I asked her to share a juicy story about something interesting/challenging that happened pre-opening and without hesitation she recalled how “over 400 sofas had to be sent back to spec when it was discovered that they didn’t fit into the doorframe of the actual sleeping rooms after the hotel build-out!”  How does this happen?  Scale models are just that.  Things that look and fit perfectly off-site can take on a whole new meaning when the finished product is delivered.

Four Seasons Resort Orlando
The finished product – Four Seasons Resort Orlando at Walt Disney World Resort.

 

Now some of you might be wondering why a hotel would need to hire a sales person before anyone else, and the answer is simple:  operating revenue is generated through sales.  In other words, the sales department is where the action’s at, baby!  Yes, that’s how important the sales team is to each and every hotel, and the larger the property, the more people they employ in sales and marketing.  And in Jenna’s case her willingness to come on board as their first employee, agreeing to do whatever it took to launch the hotel, has paid off in her professional growth and loyalty to the Four Seasons.  Today Borreggine’s sales focus includes both the Corporate and Incentive markets (RE very high-caliber clients and events) as well as the Entertainment market (RE even higher level clientele and usually money is no object in this category). Yep, she gets to rub elbows with the A-List celebrities when they stay at her property which is pretty much all the time.  They come here on business gigs; they come on personal family vacations.  Whatever their reason for being in Orlando, it’s Jenna’s job to book the business. And that includes paying attention to all those crazy celebrity requested details that the rest of us hear rumors about.  Things like moving mattresses to the floor (?), adding specific furniture (like rocking chairs!) to those plush suites they get assigned, and, hey, what about that request to peal off the wallpaper and repaint a sleeping room?  I’m not sayin’ they did, and I’m not sayin’ they didn’t. . .I’m just sayin’ that requests like this come along with the territory of being the sales rep for entertainment luminaries at Four Seasons Resort Orlando at Walt Disney World.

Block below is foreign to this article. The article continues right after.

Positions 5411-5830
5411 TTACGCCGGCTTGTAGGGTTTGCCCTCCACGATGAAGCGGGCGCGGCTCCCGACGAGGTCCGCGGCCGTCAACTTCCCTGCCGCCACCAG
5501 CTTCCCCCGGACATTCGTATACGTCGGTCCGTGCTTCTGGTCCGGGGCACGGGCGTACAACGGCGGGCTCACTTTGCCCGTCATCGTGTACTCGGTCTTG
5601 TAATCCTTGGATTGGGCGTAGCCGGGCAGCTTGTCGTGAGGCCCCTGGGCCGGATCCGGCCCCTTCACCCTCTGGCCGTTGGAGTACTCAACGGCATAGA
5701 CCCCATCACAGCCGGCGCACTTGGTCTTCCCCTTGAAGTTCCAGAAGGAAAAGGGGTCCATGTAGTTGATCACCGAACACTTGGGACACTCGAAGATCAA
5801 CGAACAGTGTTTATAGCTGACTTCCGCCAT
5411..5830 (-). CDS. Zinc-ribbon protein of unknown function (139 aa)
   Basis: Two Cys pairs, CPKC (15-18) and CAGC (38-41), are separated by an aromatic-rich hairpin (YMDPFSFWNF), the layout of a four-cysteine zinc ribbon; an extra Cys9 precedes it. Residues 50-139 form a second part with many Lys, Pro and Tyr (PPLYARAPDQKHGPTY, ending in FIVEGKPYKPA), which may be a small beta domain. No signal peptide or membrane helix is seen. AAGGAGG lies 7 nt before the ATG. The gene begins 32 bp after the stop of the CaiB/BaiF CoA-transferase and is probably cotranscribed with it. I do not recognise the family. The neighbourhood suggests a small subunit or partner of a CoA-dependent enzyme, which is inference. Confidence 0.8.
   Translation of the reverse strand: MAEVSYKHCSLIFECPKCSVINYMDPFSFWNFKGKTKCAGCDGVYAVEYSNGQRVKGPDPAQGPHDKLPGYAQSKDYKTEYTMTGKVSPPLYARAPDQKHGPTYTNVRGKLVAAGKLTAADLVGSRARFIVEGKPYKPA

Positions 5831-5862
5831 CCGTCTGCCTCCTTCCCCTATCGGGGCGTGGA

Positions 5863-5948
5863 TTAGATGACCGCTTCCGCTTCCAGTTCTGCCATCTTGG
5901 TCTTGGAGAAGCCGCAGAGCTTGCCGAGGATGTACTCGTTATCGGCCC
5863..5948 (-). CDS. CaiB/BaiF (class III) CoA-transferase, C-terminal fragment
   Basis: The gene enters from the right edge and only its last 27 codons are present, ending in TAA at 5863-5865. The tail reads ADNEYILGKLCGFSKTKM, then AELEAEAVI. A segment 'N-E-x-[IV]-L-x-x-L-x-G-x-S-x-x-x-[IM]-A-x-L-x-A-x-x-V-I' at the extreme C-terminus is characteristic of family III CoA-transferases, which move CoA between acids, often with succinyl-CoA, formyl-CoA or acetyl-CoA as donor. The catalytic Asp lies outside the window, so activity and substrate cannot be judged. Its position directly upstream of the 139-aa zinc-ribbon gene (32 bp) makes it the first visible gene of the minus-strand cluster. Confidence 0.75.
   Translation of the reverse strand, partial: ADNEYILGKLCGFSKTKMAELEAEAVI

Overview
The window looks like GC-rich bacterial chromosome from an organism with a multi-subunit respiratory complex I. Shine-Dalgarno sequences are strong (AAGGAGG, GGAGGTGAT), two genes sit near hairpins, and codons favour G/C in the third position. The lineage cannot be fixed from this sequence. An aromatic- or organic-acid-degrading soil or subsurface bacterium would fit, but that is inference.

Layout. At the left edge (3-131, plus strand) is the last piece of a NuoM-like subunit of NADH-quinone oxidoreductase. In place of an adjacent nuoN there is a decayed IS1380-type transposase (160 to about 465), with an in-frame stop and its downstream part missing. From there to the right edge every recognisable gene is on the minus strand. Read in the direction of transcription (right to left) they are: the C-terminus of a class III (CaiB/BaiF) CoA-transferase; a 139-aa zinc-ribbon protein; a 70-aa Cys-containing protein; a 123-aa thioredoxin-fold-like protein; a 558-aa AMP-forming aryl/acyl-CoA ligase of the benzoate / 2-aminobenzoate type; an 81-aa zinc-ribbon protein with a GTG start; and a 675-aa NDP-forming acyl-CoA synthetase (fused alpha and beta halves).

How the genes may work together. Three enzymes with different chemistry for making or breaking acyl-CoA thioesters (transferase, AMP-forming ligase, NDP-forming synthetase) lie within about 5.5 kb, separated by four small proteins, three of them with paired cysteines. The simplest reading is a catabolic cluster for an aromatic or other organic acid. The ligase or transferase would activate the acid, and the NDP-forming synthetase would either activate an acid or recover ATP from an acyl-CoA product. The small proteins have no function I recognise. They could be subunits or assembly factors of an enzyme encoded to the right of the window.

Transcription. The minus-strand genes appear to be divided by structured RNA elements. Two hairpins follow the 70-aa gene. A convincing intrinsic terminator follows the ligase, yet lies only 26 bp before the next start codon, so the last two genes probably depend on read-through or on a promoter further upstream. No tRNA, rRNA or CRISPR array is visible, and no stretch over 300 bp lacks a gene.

All in a day’s job for Jenna Borreggine, and by all accounts, an exciting one at that, wouldn’t you agree? 

In future months I’ll feature other interesting jobs that can be found right here in Orlando’s very own hospitality industry, the largest category of job employment in Central Florida.

And, if you liked this post, you might also enjoy this one about unique jobs in the hospitality industry, or this one about the awesome rooftop restaurant at the Four Seasons Orlando Resort that I reviewed in December.

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Curious About Cuba? Part Two of two

Yes, that’s right, we’re already on the second part of the two-part series, so if you missed the first one, please go back here to get caught up!

Cuba 4

Welcome to Cuba!

In my last post on Cuba, I introduced you to an industry professional that has already logged plenty of travel miles in her Cuban business endeavors, and Renee Radabaugh of Cultural Explorations Cuba has managed to confirm what the rest of us have only just begun to suspect – that there’s no sign of this being a passing fad in the travel and tourism market.  With multiple daily non-stop flights from both Miami and Orlando, and additional ones being constantly added from other locations around the United States, it’s becoming more convenient to get there and that’s the first measure of a good trip.  But don’t buy your ticket just yet, because we still have a bit of a learning curve before we can grab our passports and pack our bags.

For instance at present, the only way Americans can travel to Cuba is understanding the regulations in place, and you can bank on the fact that any time you see the word ‘regulation’ the U.S. government is involved.  For the time being, consider your pending Havana dream trip as a government supervised visit, and here are the 12-and-only-12 approved categories for Americans to travel to Cuba:

  1. Family visits (yes, documented proof is necessary)
  2. Official Government business (um, do we really want to go there?)
  3. Journalistic activity (yes, so the Hospitality Maven has a chance!)
  4. Professional research and meetings (again, the Maven has a chance!)
  5. Educational activities (pretty broad category)